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The great job-creation machine that has kept the northern Nevada economy humming clearly is slowing.

Economists and other observers believe the pace will remain positive maybe barely so through 2008, but they caution that effects of 2007's credit crunch and slowdown in residential construction will continue to slosh into 2008.

Analysts at the Nevada Department of Employment, Training and Rehabilitation project that employment growth will run at a 1.7 percent statewide in 2008.

"But this might be a little bit optimistic because of everything that is unfolding in the credit markets," says analyst Peter Jansen of the Nevada Department of Employment, Training and Rehabilitation. "Employment growth is going to slow substantially. To what degree, we don't know yet."

In the last year, employment growth in the Reno-Sparks area has run about 2.7 percent, which translates into nearly 6,000 new jobs.

When the state's economy was booming in the middle years of this decade, employment gains of 4 percent or more a year were common in Nevada including a sizzling 6.5 percent increase in 2004.

In Washoe County, the number of working people rose from 172,000 in 1996 to 221,000 this autumn an increase of 28 percent.

Those workers bought houses or rented apartments, spent their paychecks at grocery stores and movie theaters and created jobs for even more new workers.

Now, the rest of the economy is working hard to make up the jobs that are being lost in residential construction.

At the most recent count by the state, about 21,700 people in the Reno-Sparks metropolitan area were at work in construction jobs. That's down by more than 2,000 in the past year.

The financial sector has lost another 400 jobs in the past year as mortgage companies and others firms that serve the residential market shrink with the market.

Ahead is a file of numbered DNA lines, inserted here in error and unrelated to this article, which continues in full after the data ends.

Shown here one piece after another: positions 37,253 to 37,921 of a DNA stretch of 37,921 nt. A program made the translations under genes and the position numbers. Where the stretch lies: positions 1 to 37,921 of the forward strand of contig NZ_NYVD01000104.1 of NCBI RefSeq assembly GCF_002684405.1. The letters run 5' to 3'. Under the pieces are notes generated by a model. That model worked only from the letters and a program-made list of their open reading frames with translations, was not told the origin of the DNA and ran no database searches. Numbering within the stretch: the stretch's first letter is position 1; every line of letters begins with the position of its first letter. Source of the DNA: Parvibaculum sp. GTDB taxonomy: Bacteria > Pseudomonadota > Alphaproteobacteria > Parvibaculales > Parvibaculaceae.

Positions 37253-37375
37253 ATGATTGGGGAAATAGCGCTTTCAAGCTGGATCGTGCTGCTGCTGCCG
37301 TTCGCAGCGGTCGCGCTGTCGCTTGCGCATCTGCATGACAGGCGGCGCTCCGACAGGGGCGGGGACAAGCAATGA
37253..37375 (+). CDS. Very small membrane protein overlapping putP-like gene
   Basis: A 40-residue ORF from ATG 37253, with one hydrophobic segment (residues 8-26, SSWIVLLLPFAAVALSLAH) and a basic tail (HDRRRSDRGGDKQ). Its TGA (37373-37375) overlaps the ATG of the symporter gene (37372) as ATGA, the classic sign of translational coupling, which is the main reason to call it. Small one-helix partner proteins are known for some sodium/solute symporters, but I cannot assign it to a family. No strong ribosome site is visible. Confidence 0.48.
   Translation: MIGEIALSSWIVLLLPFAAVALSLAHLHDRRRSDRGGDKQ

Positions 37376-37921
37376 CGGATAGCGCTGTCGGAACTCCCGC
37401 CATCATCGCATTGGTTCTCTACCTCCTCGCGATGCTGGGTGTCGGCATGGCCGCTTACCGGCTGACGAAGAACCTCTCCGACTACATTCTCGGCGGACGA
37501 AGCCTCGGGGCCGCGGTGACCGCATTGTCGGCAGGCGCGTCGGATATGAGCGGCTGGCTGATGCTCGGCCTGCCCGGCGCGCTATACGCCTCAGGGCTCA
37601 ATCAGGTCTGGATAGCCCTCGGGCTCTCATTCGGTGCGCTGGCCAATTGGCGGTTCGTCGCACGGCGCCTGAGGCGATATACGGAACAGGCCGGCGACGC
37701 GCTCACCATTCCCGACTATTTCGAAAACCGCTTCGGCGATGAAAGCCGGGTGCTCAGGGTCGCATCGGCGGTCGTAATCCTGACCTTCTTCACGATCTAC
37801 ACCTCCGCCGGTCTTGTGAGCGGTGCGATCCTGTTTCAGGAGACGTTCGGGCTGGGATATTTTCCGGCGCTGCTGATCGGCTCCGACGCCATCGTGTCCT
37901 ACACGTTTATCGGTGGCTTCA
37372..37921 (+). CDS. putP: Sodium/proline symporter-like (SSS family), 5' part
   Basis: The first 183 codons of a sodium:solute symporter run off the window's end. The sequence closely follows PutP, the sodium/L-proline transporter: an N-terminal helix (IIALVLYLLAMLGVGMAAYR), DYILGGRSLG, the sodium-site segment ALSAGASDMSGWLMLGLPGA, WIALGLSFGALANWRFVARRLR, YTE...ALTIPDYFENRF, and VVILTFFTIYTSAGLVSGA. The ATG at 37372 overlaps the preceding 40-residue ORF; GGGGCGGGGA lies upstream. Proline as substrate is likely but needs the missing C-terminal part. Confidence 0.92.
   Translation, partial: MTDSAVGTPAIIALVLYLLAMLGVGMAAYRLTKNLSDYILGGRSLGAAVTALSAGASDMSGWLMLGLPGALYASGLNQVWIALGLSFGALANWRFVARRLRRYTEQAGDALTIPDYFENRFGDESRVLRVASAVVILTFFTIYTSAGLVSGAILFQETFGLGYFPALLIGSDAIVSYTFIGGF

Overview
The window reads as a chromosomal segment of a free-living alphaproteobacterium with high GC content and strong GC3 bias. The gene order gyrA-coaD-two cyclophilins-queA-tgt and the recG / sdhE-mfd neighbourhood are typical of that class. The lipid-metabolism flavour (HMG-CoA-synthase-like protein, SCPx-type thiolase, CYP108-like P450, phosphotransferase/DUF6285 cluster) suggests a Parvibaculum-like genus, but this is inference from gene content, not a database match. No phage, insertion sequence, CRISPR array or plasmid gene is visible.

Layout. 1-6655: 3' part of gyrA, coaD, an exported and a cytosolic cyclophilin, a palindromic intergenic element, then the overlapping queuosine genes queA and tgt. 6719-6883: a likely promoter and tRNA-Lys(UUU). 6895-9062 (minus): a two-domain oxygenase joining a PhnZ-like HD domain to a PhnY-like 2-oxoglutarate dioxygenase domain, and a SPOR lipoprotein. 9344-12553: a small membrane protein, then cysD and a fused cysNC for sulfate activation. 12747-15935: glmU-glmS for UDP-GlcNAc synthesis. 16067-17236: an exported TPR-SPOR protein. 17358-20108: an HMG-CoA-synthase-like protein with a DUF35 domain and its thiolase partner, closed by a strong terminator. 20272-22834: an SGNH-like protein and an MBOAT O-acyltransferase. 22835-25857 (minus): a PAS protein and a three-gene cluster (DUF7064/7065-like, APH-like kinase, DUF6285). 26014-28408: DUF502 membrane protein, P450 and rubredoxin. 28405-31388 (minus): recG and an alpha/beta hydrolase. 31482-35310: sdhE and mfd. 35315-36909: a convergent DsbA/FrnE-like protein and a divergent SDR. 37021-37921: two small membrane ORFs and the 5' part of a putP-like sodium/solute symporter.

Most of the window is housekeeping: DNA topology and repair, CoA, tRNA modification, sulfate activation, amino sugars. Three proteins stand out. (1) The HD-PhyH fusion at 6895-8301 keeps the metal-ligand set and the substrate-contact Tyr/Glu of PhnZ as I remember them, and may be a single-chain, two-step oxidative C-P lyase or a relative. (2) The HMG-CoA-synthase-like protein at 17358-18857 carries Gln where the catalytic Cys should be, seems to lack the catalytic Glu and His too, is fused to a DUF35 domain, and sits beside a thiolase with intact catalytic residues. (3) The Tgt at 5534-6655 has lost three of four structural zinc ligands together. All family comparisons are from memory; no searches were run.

The residential slowdown spills into other segments of the economy.

James Hardie International, which makes residential siding at a plant east of Sparks, said a couple of weeks ago that the plant now runs production only 12 days a month. At its peak, the plant employed well over 100 who worked feverishly to meet demand throughout the West.

Another indicator of the slowing housing market: Tax revenues from the sale of building materials, appliances and furniture fell so far that the Sparks municipal government is offering incentives to workers to take early retirement. The city hopes to save $1.3 million a year, says Assistant City Manager Steve Driscoll.

Among the segments taking up some of the slack with the decline in construction employment: Retail, which added 700 jobs in the past year. Restaurants and hotels, with another 700 new jobs. Professional and business services added 600 jobs. And most other sectors of the region's economy have shown some modest increases in employment.

Steve Conine, owner of the AccuStaff office in Reno, says laid-off construction workers are finding jobs in light industrial companies or warehouses. But, he says, those positions often are entry-level and don't pay as well as construction jobs.

Chuck Alvey, chief executive officer of the Economic Development of Western Nevada, expects modest employment growth in the region during 2008, but he says uncertainty is a common theme among executives as the new year dawns.

"I don't know that people know what to expect," he says.

The number of companies scouting the region for new facilities has slowed in recent months, says Ron Weisinger, executive director of the Northern Nevada Development Authority in Carson City.

And that, he says, becomes a compelling argument to help existing companies grow to provide employment opportunities.

"We need to grow from within," he says.

Conine, meanwhile, notes that a slowing economy often benefits companies such as his that provide temporary employment.

If executives are uncertain about the course of the economy, he says, they're more likely to fill vacancies with temporary workers rather than make the commitment to hire permanent employees.


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